Hope restored as Irish stem black tide

 

ANOTHER GAME, another defeat, but these things are relative and so this was a mighty improvement. It could have been better, but it could have been a good deal worse and three long weeks ago, it most definitely would have been one of those nights to hide under the seats.

Defensively, the Irish didn't crack, even if, offensively, they did a little. To describe a 41-10 defeat as defensively "flawless", as Gabriel Fulcher did, might seem bizarre, but the tackling. the willingness to make a hit, get up and make another one, was almost heroic.

The Maoris came in waves. Big, beefy battering rams in all black, who usually ran in straight lines for one of the support men to pick up and continue the surge at speed. It was the game's abiding memory - the green cordon seeking to stem the black tide.

When one of these unrelenting surges yielded a try and a 13-3 lead at the end of the first quarter, it looked like it might be another one of those long, rainy nights. Instead, the Irish actually had the better of the second quarter, before the Maoris killed the contest in the third and even then, the Irish didn't capitulate.

Referee Paul Macfie's attitude seemed to be typified by the moment he arrogantly waved away Gabriel Fulcher, refusing to talk to the Irish captain in the second period during which a contentious penalty try compounded the overall penalty tally of 16-9.

Given that, the lessons of the 10 and 12-try maulings in the opening tour games have been well learnt. Relative to those encounters, these Irish have improved defensively by about 300 per cent. To put this four-try-to-one defeat in Palmerston North's Oval grounds yesterday in its context, a staggering total of 146 tackles were made. More pertinently, compared to the 67 missed tackles against Northland, there were `only' 24 missed tackles against a far stronger Maori side.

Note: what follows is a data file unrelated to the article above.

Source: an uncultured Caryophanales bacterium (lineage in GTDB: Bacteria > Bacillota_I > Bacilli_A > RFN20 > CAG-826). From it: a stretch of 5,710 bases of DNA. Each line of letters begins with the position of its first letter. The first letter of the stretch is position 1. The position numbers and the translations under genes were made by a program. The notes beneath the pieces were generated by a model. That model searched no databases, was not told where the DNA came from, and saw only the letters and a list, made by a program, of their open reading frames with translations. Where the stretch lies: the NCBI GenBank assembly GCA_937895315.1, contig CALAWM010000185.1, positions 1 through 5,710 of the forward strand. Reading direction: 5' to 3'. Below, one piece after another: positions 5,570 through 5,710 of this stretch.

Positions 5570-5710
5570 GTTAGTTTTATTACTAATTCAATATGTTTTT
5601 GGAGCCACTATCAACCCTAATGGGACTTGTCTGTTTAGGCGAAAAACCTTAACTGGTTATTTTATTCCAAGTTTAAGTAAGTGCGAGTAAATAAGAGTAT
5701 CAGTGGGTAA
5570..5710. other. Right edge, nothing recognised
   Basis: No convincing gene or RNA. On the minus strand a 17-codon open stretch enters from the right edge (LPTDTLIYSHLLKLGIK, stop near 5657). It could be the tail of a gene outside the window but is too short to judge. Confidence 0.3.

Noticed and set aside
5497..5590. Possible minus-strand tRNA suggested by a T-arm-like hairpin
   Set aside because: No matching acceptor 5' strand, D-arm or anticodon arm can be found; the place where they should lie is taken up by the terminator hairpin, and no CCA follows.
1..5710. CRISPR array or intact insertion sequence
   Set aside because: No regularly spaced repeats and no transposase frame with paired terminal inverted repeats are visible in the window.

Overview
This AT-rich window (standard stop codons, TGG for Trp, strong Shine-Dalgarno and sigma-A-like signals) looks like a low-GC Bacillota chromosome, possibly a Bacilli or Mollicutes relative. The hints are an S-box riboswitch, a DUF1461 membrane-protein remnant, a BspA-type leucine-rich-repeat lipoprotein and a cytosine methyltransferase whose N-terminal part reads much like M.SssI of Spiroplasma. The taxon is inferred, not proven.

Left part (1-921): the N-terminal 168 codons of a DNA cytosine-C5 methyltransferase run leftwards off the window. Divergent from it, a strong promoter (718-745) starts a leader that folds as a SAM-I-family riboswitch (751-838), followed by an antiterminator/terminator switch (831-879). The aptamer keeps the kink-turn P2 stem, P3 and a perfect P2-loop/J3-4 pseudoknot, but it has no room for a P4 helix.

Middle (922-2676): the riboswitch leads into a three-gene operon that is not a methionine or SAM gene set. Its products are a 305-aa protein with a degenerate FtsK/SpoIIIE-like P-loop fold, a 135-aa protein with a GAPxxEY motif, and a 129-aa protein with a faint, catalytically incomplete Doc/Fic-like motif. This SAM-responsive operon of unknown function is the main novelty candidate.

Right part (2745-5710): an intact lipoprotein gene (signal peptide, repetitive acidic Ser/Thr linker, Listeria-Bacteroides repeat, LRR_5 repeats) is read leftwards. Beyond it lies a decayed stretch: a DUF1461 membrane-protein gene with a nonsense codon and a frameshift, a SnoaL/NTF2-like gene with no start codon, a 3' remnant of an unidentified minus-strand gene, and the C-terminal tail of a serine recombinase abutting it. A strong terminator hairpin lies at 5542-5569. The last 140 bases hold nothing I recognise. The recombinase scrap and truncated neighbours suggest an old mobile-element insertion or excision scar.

Norman Berryman, quadruple try-scorer in that tour opener, saw as much of the ball, continuously being brought into the line off his wing just inside or outside fly-half Steve Hirini. Yet only once did he pierce the initial green line and even then, David Erskine caught his heel, to keep the burly man scoreless this time.

The fringe and midfield defence was pretty outstanding, the forwards rarely over-committing themselves and Brian O'Meara noticeably more vocal. Gavin Walsh gave the pack a bit of Kiwi steel, contributing to the high-tackle count as well as a strong Irish serum. Ditto Brian Cusack, David Erskine and Kieron Dawson, who set the tone with a number of early tackles, including the psychologically important first one on Berryman.

David Wallace, who's played more rugby than anyone else on tour, led the tackle count with 19. another commendation for this serious talent. Given his age. 20, his relative inexperience, and lack of time in the weights' room, he's surely what Ashton is looking for from this tour.

O'Meara, whose kicking was a little awry, and Richard Governey contributed their fair share, the latter meeting the Maoris head-on in the physical stakes. Governey, who's played in every game and revelled in Brian Ashton's fresh new broom, is now one of the tour's big successes.